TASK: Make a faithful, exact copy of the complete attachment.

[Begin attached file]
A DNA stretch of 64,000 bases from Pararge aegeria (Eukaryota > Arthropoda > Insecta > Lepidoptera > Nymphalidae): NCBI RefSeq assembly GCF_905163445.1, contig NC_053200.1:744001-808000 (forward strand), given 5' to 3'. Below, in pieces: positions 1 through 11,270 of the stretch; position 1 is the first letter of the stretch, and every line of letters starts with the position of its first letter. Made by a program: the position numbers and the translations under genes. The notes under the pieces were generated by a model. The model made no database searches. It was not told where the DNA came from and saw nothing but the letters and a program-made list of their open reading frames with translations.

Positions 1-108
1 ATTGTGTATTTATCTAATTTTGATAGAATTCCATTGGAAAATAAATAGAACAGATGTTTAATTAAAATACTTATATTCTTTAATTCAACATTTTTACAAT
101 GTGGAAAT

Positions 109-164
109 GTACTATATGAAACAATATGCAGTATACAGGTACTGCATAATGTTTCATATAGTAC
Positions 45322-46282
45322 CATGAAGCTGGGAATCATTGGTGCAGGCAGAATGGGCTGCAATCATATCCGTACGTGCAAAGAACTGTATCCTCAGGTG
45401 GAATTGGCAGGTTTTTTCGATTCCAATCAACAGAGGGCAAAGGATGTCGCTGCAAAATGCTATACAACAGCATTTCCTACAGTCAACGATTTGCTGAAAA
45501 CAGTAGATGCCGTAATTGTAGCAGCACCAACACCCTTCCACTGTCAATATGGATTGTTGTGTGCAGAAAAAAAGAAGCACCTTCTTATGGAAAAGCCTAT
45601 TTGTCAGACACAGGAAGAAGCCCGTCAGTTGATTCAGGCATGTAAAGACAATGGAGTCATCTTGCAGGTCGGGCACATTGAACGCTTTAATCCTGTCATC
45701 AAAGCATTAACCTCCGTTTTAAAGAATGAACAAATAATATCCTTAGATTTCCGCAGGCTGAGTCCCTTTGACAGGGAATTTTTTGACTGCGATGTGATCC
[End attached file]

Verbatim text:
A DNA stretch of 64,000 bases from Pararge aegeria (Eukaryota > Arthropoda > Insecta > Lepidoptera > Nymphalidae): NCBI RefSeq assembly GCF_905163445.1, contig NC_053200.1:744001-808000 (forward strand), given 5' to 3'. Below, in pieces: positions 1 through 11,270 of the stretch; position 1 is the first letter of the stretch, and every line of letters starts with the position of its first letter. Made by a program: the position numbers and the translations under genes. The notes under the pieces were generated by a model. The model made no database searches. It was not told where the DNA came from and saw nothing but the letters and a program-made list of their open reading frames with translations.

Positions 1-108
1 ATTGTGTATTTATCTAATTTTGATAGAATTCCATTGGAAAATAAATAGAACAGATGTTTAATTAAAATACTTATATTCTTTAATTCAACATTTTTACAAT
101 GTGGAAAT

Positions 109-164
109 GTACTATATGAAACAATATGCAGTATACAGGTACTGCATAATGTTTCATATAGTAC
Positions 45322-46282
45322 CATGAAGCTGGGAATCATTGGTGCAGGCAGAATGGGCTGCAATCATATCCGTACGTGCAAAGAACTGTATCCTCAGGTG
45401 GAATTGGCAGGTTTTTTCGATTCCAATCAACAGAGGGCAAAGGATGTCGCTGCAAAATGCTATACAACAGCATTTCCTACAGTCAACGATTTGCTGAAAA
45501 CAGTAGATGCCGTAATTGTAGCAGCACCAACACCCTTCCACTGTCAATATGGATTGTTGTGTGCAGAAAAAAAGAAGCACCTTCTTATGGAAAAGCCTAT
45601 TTGTCAGACACAGGAAGAAGCCCGTCAGTTGATTCAGGCATGTAAAGACAATGGAGTCATCTTGCAGGTCGGGCACATTGAACGCTTTAATCCTGTCATC
45701 AAAGCATTAACCTCCGTTTTAAAGAATGAACAAATAATATCCTTAGATTTCCGCAGGCTGAGTCCCTTTGACAGGGAATTTTTTGACTGCGATGTGATCC